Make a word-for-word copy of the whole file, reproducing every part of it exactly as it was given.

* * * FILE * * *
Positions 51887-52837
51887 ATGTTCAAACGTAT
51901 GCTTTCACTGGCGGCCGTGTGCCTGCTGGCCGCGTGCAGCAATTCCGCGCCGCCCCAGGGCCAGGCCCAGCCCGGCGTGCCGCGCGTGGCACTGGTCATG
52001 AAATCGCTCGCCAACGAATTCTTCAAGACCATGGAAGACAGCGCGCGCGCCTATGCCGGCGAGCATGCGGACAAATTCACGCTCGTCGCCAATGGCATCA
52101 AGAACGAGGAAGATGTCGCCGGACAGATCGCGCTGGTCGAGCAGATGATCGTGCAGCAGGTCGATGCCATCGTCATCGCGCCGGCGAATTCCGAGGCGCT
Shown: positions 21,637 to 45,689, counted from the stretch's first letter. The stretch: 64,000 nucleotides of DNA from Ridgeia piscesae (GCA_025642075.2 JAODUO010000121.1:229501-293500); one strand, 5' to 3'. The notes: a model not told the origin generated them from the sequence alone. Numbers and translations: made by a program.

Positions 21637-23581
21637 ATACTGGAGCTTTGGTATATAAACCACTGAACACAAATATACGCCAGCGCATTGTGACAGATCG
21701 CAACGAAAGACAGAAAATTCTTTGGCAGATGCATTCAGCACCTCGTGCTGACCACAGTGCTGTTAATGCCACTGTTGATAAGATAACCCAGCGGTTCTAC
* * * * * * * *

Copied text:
Positions 51887-52837
51887 ATGTTCAAACGTAT
51901 GCTTTCACTGGCGGCCGTGTGCCTGCTGGCCGCGTGCAGCAATTCCGCGCCGCCCCAGGGCCAGGCCCAGCCCGGCGTGCCGCGCGTGGCACTGGTCATG
52001 AAATCGCTCGCCAACGAATTCTTCAAGACCATGGAAGACAGCGCGCGCGCCTATGCCGGCGAGCATGCGGACAAATTCACGCTCGTCGCCAATGGCATCA
52101 AGAACGAGGAAGATGTCGCCGGACAGATCGCGCTGGTCGAGCAGATGATCGTGCAGCAGGTCGATGCCATCGTCATCGCGCCGGCGAATTCCGAGGCGCT
Shown: positions 21,637 to 45,689, counted from the stretch's first letter. The stretch: 64,000 nucleotides of DNA from Ridgeia piscesae (GCA_025642075.2 JAODUO010000121.1:229501-293500); one strand, 5' to 3'. The notes: a model not told the origin generated them from the sequence alone. Numbers and translations: made by a program.

Positions 21637-23581
21637 ATACTGGAGCTTTGGTATATAAACCACTGAACACAAATATACGCCAGCGCATTGTGACAGATCG
21701 CAACGAAAGACAGAAAATTCTTTGGCAGATGCATTCAGCACCTCGTGCTGACCACAGTGCTGTTAATGCCACTGTTGATAAGATAACCCAGCGGTTCTAC